“So I try to take advantage of my failure and turn it into a successful at-bat.”
Hague, a native of Bellevue, Wash., is a big favorite at Coca-Cola Field. His at-bats are events. He’s a hustler and a smart baserunner, an approachable guy with an upbeat attitude. On his Twitter account, he describes himself as ‘future husband of Erica Wise.’ He and Wise, a Louisiana native, are scheduled to be married in New Orleans in November.
“It’s going to be fun,” Hague said. “I’ve been there a couple of times and every time I go there, I don’t want to leave, because I’m a big food guy. I love food and there’s some amazing food there. I didn’t like spicy food until she got me hooked on it.”
Perhaps it’s no coincidence that Hague’s finest season, one that could result in an MVP award, came after he became settled and happy in his romantic life.
“I think so,” he said. “It helps you get your priorities straight. She kind of opened my eyes to my faith a little. When you get those two things, I guess it makes life easier and gives you a simple focus.”
Hague says he loves Buffalo, especially the food. But when you’re hitting .346 in Triple-A, it’s hard not to think about the big leagues. He doesn’t dwell on it. But he talks often with Chris Colabello, who hit his way out of Buffalo early this season and hasn’t stopped since; Colabello is hitting .324 in Toronto.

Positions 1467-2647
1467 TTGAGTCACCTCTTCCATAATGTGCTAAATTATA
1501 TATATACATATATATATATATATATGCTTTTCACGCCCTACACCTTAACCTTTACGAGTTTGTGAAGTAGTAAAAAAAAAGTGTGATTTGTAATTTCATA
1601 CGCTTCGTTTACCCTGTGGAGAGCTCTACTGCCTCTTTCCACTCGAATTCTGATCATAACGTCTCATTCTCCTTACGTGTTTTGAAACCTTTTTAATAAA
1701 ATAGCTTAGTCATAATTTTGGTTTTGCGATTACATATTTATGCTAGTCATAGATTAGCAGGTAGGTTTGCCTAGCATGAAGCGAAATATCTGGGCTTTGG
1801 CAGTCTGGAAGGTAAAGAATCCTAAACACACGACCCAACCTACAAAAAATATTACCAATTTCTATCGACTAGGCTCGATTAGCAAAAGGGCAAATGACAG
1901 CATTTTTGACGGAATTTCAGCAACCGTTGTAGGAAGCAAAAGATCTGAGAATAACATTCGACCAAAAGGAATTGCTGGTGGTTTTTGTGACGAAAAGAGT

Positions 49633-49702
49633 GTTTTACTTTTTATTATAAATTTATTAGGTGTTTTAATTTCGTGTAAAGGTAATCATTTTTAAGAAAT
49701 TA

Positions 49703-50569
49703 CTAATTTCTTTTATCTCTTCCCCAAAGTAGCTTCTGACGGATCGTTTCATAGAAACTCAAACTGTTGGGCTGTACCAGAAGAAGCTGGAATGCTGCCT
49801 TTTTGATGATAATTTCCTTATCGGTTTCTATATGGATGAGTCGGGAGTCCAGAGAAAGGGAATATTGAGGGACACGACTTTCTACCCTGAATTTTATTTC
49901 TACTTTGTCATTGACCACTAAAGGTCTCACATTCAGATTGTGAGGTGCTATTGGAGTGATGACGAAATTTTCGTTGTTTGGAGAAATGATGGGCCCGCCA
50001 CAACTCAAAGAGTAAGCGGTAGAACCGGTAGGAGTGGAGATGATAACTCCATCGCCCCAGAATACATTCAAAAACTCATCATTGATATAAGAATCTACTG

Why couldn’t the best hitter in the IL do the same? Well, the Jays don’t need a first or third baseman. They’d also like to see more power from a corner infielder. Hague has only seven home runs. He played his way onto the Pirates’ opening day roster in 2012 by hitting for power in the spring. But he didn’t produce in the real games.
Hague had 70 at-bats with Pittsburgh early in the 2012 season. He batted .229 without a home run and was sent back to Indianapolis.
“My first start was against Cliff Lee and my second was against Clayton Kershaw,” he said. “I remember the first at-bat against Lee. Carlos Ruiz was catching and my knees were shaking, I was so nervous. Ruiz goes, ‘Hey, Poppie, step out a second, take a breath.’ That eased me a bit.
“You have to learn from it. You see it all the time, guys getting better the second time around. It’s a comfort thing. You’ve got to grind through it and have fun while you’re doing it. Ultimately, we’re playing baseball. We’re little kids running around out there.”
The question is whether Hague will get a second chance in the bigs. He’s not confident that he’ll be called up to Toronto in September. There’s talk that his next stop could be in Japan. Still, with Major League offense at its lowest level in two decades, you have to think there’s a place for the best hitter in the IL.
“There’s 30 teams out there,” said Bisons manager Gary Allenson. “If it’s not the Blue Jays, it could be somebody else. It’s tough to hit .350 in the International League, and he played two months here in this weather. You can’t tell me that everybody in the big leagues is a better hitter than he is.
“It’s not possible.”